Saturday, March 5, 2011

Simple Pleasures - Roasted Chicken and Vegetables

Roasted Chicken - A classy culinary classic!

Between my junior and senior years of college, I spent the summer working in Washington, DC  and living away from my family for the first time ever. The day my parents left to drive back home, they dropped me off at my office at Georgetown University. For the rest of the day, I sat in a conference room reading computer printouts and crying. For eight hours. But that's another story.

I became good friends with a co-worker, a young single mother named Peggy, who invited me home for dinner one evening after work. While she worked in the kitchen, I enjoyed playing games with her little boy in the living room. Before we knew it, Peggy called us to the table, where I first laid eyes on one of culinary world's classics -- a whole roasted chicken surrounded by vegetables.

What's this, I thought? I was familiar with roasted turkeys for the holidays, but I had no idea you could roast a whole chicken. What a great idea! Before I even knew the term for it, I made a note to self. 

An hour is a very reasonable amount of time to prepare dinner. The aroma wafting from the kitchen for that hour was tantalizing. The presentation made a weekday seem like a special occasion. And the flavor was pure and simple comfort food.

With the hindsight that comes with age and experience, I know now why my mother had never served us a roasted chicken. Even though the preparation was fast and easy and the taste divine, my mother would have been wasting her time (not to mention putting all of us in danger!) by placing a platter with a whole roasted chicken in the center of a table ringed with my five hungry brothers.

I shudder to think how that scene might have played out. Hands reaching out from around that table simultaneously selecting grabbing legs and wings and then cutting yanking the less obvious pieces out from the shreds of honey-brown skin.

No, even a stunning presentation could not trump, my mother's need to feed -- with all deliberate speed!

And let's not even consider arming my brothers the hungry horde with carving knives. No, no, my god NO! 

So instead, my mother became an expert at carving up two or more whole chickens in the kitchen ... all by herself ... probably while we were still at school ... and serving them oven-fried. It was a thrifty, simple and fast way to feed the family hungry horde. And we gobbled up every piece on the platter! Every single one.

I didn't discover leftovers until I graduated from college a year later and left home for good. It was quite a while before I learned to cook for two, instead of eight, so I had plenty of leftovers. But that is yet another story!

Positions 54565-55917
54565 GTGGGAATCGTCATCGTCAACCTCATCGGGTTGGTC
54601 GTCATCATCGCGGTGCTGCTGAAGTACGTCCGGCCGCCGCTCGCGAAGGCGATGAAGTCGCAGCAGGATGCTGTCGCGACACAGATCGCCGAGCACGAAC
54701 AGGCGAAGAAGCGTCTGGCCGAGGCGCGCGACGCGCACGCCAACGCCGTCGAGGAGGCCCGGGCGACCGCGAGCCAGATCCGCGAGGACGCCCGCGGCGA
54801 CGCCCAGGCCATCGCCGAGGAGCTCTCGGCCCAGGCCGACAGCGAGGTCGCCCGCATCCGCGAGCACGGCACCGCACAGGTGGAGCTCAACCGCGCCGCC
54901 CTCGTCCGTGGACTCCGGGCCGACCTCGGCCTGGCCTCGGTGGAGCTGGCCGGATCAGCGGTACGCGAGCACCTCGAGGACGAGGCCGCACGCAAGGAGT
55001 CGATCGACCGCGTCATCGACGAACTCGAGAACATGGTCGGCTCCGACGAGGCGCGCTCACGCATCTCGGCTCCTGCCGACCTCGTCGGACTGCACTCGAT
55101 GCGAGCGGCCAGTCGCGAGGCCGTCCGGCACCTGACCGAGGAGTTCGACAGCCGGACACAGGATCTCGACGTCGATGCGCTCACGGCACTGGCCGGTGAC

I love how easy it can be to roast a whole chicken for a smaller family dinner -- four to six is good. And even if you prepare meals for just one or two, the light lemony-herb flavor of this chicken is perfect for chicken salad sandwiches or potpie. It's a twofer!

Let's recap:
  1. quick and easy
  2. healthy ingredients
  3. impressive presentation
  4. feeds the average family
  5. good for one or two, too
  6. good leftovers
  7. comfort food

1 whole chicken (5-6 lbs.)
1 lemon
olive oil
kosher salt
freshly ground pepper
dried or fresh chopped rosemary
1 head garlic
1 small onion
vegetables, chopped in 1-in. pieces
  (your choice of potatoes, carrots, parsnips, onions etc.)

Preheat oven to 425 degrees. Remove any giblets from inside of chicken. Rinse and pat dry. Roll lemon on counter with palm of hand to release juices. Pierce lemon all over with point of sharp knife and cut in half. Squeeze 1/2 of lemon over the outside of the chicken. Rub entire chicken with olive oil, inside and outside. Sprinkle inside and outside generously with kosher salt, freshly ground black pepper and dried chopped rosemary. Cut whole head of garlic in half crosswise. Peel onion and cut in half. Place lemon, garlic and onion inside chicken until cavity is filled. Any pieces that won't fit inside may be placed in the roasting pan with chicken. Place chicken in oven and roast for 30 minutes. Remove roasting pan and add chopped vegetables, turning them in juices to coat. Return chicken to oven and continue to cook. As soon as internal temperature of chicken reaches 180 degrees, remove immediately and allow chicken to rest about 10 minutes before slicing. If vegetables are not cooked completely, return roasting pan with vegetables to oven and continue cooking while chicken cools. Vegetables should be slightly brown and crispy on the outside, but not mushy! Chicken may be served whole and sliced at the table or cut and sliced before serving on a platter with vegetables. Leftover chicken may be used for chicken salad or a potpie with vegetables.